Boyle would not have come to Tampa Bay unless his wife, Lauren, urged him to go.

"It's pretty special being to be here, but it's tough because I want to be there, too,'' Boyle said. "But we made the decision to come and the decision was a little harder than we thought it might be. But we think it's the right thing.''

The people of Tampa Bay are certainly glad he came, and it's a testament to Boyle for just how much he is beloved in this town. He was only here three seasons. And, while this certainly isn't meant to be disrespectful, he is not an elite player.

He's a third-liner. A grinder. A lunch-pail, hard-hat guy who punches a clock every game and works his tail off. He doesn't score a ton of goals. He doesn't pile up assists. And while he isn't afraid to drop the gloves now and then, he's certainly not a fighter.

Yet he's a winner, and does all the things it takes to win hockey games, like winning faceoffs and blocking shots and playing defense and providing leadership and energy. That made him as popular as any player who has worn the Lightning uniform.

During this weekend, other than the Lightning players selected for the All-Star Game, no one was cheered louder than Boyle. He teared up when the crowd gave him a standing ovation before Saturday's skills competition.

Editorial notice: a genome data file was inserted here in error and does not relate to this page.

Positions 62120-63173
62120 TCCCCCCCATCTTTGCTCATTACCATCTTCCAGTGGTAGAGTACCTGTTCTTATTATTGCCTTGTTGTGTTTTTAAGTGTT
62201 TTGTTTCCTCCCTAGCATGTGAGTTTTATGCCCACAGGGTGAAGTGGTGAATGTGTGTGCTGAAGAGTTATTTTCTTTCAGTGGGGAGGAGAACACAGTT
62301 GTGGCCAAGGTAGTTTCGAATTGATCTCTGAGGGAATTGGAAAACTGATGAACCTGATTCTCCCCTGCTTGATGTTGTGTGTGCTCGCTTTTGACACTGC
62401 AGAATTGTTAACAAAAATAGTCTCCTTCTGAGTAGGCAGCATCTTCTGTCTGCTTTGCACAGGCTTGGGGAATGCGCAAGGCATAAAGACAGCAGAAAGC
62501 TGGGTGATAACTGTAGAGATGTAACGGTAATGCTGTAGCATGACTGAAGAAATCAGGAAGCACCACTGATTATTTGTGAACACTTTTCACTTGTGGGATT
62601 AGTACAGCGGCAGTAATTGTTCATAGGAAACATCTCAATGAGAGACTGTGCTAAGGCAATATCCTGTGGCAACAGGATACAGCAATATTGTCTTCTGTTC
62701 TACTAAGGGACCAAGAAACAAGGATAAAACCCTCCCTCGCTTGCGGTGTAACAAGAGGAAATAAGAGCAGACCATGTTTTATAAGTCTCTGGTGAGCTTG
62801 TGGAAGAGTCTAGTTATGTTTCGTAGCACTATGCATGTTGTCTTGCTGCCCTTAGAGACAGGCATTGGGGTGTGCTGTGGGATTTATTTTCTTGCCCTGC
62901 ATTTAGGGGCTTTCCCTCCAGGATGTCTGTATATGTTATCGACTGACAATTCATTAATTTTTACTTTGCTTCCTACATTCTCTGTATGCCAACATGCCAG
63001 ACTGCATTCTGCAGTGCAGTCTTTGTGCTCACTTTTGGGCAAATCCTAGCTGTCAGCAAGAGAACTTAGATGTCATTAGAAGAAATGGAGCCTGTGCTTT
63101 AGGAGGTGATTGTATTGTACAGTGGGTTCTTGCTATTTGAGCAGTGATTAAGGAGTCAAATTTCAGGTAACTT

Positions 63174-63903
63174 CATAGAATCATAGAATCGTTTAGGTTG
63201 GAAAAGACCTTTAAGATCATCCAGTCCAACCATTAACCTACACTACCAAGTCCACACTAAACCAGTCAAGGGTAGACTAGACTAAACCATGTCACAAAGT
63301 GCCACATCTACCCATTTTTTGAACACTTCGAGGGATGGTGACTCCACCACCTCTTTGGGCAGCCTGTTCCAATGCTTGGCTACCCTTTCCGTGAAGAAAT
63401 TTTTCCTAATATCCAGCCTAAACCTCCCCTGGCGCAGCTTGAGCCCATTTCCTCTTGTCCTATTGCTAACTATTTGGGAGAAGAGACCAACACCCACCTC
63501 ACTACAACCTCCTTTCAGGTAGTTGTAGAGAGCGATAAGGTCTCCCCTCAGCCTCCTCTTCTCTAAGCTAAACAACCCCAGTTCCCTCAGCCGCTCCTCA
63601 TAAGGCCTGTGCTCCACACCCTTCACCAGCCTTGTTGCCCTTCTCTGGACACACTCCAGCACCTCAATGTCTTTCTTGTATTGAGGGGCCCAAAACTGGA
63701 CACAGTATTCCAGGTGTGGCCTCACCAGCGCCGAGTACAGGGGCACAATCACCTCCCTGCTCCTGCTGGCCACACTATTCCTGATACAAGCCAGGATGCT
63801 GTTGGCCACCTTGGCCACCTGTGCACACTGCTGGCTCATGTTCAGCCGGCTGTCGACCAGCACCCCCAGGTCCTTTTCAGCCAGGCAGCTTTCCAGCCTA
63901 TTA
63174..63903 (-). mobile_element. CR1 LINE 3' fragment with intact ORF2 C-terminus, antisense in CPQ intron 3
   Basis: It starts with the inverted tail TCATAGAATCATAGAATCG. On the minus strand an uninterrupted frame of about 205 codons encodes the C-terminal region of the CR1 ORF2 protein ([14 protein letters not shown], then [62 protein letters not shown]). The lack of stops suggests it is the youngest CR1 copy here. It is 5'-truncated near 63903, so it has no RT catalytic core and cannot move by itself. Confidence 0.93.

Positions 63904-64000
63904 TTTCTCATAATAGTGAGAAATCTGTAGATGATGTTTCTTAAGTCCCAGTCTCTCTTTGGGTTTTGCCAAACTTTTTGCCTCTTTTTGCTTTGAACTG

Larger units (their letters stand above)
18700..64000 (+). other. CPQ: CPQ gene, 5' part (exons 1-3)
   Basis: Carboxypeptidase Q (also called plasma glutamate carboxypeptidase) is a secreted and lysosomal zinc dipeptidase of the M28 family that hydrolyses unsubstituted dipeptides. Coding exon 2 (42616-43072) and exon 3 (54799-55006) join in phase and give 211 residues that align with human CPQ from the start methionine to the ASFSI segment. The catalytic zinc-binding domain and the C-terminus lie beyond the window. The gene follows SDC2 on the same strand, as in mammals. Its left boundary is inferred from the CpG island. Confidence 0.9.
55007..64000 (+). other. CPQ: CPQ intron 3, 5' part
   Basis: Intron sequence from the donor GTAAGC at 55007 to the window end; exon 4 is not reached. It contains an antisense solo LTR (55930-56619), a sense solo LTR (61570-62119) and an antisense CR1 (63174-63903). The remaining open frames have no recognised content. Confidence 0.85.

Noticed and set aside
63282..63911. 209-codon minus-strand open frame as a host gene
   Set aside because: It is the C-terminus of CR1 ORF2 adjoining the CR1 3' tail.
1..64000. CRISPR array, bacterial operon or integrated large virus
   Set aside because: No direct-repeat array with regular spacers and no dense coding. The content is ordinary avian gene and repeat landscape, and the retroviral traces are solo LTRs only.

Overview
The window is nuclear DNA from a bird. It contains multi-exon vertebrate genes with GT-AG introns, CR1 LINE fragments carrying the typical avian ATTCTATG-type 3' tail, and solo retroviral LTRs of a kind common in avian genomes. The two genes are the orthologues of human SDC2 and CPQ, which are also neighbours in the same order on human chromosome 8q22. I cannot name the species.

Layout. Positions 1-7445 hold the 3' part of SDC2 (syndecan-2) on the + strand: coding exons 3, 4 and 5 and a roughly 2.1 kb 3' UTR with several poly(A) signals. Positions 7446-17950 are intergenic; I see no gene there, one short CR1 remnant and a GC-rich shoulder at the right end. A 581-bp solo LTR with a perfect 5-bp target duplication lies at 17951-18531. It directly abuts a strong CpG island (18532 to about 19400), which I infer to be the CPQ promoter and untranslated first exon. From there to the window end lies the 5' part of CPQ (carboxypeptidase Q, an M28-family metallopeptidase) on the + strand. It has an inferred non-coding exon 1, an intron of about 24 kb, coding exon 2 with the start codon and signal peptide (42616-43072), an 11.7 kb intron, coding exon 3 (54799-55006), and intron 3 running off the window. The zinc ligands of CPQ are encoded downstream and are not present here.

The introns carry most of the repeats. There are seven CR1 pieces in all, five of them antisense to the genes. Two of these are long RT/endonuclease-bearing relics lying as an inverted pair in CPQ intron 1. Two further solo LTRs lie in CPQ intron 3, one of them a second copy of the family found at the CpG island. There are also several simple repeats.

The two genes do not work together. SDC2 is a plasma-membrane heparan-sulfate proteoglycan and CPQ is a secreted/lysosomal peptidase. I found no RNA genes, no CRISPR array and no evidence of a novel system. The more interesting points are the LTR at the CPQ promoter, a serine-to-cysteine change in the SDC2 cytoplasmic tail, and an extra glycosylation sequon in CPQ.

"It's just a great feeling, I can't even begin to tell you,'' Boyle said. "It's indescribable. I can't even put it into words how much it means to me. I just want to tell the fans in Tampa Bay how much I appreciate it.''

He got another standing ovation before Sunday's game. When interviewed on the bench during Sunday's game, he told the crowd, "I can't thank the fans enough.''

Fans then began chanting his name.

"I hope they know by now,'' Boyle said of his love for the fans in Tampa Bay. "And it was a tremendous honor to be here.''

He emphasized "here,'' a reminder of how much Tampa Bay has meant to him. And a reminder of how much playing in Sunday's game meant.

His father was at the game. So was his brother. So were in his in-laws. His wife was back up north with Declan, but she sent him videos of Declan watching his daddy play on Sunday.

"I'm sure she's pretty tired, she's been through quite a bit,'' Boyle said. "But she was watching, cheering me on. She's very proud of me. She gives me the most support out of anybody. It's a good feeling to have a teammate in life like that. It's why I'm here.''

Who knows if Boyle will ever be here again? An All-Star Game, that is. As far as Boyle's health, all looks good. He takes a pill in the morning and another at night. He says he feels fine. Clearly it's not impacting his play.

But even if this ends up being his only All-Star Game, that would be fine with Boyle.

"I'm just happy I got the chance to do it,'' Boyle said. "I appreciate everything. I appreciate every day in this league. I don't take it for granted. I'm trying to make it last as long as I can.''

For Boyle, it will last a lifetime.

Contact Tom Jones at [email protected] Follow @tomwjones